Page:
The green revolution has two types of effects on Indian economy, namely, (a) economic effects and (b) sociological effects.
(i) Increase in agricultural production and productivity:
Due to adoption of HYV technology the production of food grains increased considerably in the country. The production of wheat has increased from 8.8 million tones in 1965-66 to 184 million tones in 1991-92. The productivity of other food grains has increased considerably. It was 71% in case of cereals, 104% for wheat and 52% for paddy over the period 1965-66 and 1989-90.
The index number of productivity on agriculture (Base -1969 – 70) increased from 88.9 in 1965-66 to 156 in 1991-92 indicating an increase of about 100% in productivity over the period.
Though the food grain production has increased considerably but the green revolution has no impact on coarse cereals, pulses and few cash corps. In short the gains of green revolution have not been shared equally by all the crops.
The new agricultural technology has created more amounts of employment opportunities in the agricultural sector. The new technology is early maturing and makes multiple cropping possible.
(iii) Market Orientation:
The new technology has made the farmers market- oriented. Due to excess production the farmers have to go to the market for selling their surplus production.
(iv) Forward and Backward Linkage:
Due to new technology the demand for industrial products like fertilizers, pesticides and insecticides increased which gave rise to industrialization of the economy. Similarly due to excessive production more employments were created in the tertiary sector like transportation, marketing and storage.
(i) Personal inequalities:
Due to Green Revolution the income of rich farmers increased considerably whereas the poor farmers couldn’t reap any benefit. Hence in Punjab it led to concentration of wealth, income and assets with the rich farmers on the one hand and gradual pauperization of the rural poor. This led to a class conflict between the rich and the poor farmers. The small and marginal farmers were deprived of enjoying the gains of new technology.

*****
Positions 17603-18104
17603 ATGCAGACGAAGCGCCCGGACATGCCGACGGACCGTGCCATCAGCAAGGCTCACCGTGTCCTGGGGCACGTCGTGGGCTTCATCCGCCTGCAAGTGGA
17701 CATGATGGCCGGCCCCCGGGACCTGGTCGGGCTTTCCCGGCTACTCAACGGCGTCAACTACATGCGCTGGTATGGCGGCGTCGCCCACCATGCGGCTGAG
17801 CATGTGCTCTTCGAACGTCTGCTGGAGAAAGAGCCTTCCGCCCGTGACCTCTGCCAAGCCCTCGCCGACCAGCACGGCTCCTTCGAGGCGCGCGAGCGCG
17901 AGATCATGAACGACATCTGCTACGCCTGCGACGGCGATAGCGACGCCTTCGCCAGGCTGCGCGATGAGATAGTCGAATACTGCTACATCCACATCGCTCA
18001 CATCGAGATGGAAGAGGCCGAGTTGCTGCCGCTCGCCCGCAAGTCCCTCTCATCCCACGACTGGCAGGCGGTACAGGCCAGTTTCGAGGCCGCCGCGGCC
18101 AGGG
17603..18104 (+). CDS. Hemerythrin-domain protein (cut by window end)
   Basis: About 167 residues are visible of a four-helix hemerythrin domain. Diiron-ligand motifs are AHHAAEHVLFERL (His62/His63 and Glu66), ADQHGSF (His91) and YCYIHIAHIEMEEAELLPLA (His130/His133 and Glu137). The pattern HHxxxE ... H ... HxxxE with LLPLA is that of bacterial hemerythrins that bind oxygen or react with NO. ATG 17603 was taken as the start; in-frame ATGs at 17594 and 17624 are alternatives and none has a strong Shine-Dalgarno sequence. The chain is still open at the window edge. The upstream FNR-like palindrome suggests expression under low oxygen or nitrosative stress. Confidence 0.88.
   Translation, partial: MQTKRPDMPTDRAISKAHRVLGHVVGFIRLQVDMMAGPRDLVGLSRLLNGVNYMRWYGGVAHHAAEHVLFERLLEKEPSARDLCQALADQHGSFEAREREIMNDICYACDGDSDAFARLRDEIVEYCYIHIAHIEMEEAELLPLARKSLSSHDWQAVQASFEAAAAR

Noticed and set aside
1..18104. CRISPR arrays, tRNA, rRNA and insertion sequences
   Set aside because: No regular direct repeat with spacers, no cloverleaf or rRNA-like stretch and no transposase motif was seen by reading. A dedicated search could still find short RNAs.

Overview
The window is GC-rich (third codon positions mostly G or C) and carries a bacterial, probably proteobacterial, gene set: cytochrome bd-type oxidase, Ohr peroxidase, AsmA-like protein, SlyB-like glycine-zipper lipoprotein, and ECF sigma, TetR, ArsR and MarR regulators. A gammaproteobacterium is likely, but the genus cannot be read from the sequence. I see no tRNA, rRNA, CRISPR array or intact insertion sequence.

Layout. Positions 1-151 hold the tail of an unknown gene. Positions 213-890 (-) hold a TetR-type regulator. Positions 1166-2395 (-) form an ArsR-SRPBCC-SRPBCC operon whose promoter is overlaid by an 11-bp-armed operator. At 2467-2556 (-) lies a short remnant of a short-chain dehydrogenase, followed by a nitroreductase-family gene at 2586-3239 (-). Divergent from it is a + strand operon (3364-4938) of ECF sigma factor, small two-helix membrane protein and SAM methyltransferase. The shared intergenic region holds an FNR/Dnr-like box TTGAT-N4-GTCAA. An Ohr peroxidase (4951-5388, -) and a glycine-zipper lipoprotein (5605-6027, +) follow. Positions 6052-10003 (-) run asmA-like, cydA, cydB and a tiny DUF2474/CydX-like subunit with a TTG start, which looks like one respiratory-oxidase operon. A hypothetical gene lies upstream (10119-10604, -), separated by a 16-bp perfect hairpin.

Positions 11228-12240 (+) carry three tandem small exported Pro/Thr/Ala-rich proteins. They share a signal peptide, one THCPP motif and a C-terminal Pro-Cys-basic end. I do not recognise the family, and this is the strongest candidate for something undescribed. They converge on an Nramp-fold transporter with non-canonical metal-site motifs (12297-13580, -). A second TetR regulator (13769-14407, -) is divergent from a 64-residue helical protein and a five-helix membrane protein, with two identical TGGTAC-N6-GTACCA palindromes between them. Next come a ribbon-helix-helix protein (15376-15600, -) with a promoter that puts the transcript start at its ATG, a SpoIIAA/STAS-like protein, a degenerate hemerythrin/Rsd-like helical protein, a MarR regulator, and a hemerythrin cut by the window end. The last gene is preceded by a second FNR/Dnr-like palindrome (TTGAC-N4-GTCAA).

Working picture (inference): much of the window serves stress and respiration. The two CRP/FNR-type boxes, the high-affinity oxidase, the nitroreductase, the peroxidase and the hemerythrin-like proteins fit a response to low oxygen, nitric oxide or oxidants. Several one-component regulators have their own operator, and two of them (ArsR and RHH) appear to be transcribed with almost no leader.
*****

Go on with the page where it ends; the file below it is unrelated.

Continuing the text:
(ii) Regional Inequality:
The new technology was successfully implemented in the wheat-producing belt of the country whereas the rice producing zones were not at all affected by this Green Revolution. Hence the disparity between the two regions increased considerably. Father Green Revolution became successful in irrigated areas whereas in the rained belt the new technology couldn’t be properly implemented.
Measures for further Green Revolution:
In order to further increase agricultural production the following measures have been adopted:
(i) HYV seeds:
New varieties of HYV seeds have been developed for specific agro-climatic condition and the other crops like cotton, Jute, oil seeds and pulses have been covered under HYV seeds.
(ii) Multiple cropping:
Due to invention of short maturing seeds multiple cropping has become possible. Appropriate crop rotation has to be chosen in order to maintain long term productivity of the soil.
(iii) Agricultural credit:
Poor farmers require institutional finance for adoption of HYV technology. Hence the Government has extended credit facilities to poor farmers through co-operatives, commercial banks and RRBS.
(iv) Fertilizer consumption:
Chemical fertilizer is one of the most important ingredients of green revolution. Hence more fertilizer has to be produced in order to meet its growing demand.
(v) Dry farm technique:
The new technology has to be extended to dry farming areas. Research should be intensified to develop suitable technology which may help in successful implementation of HYV programme in dry land areas. Speedy implementation of land reform is also essential for spread of Green Revolution.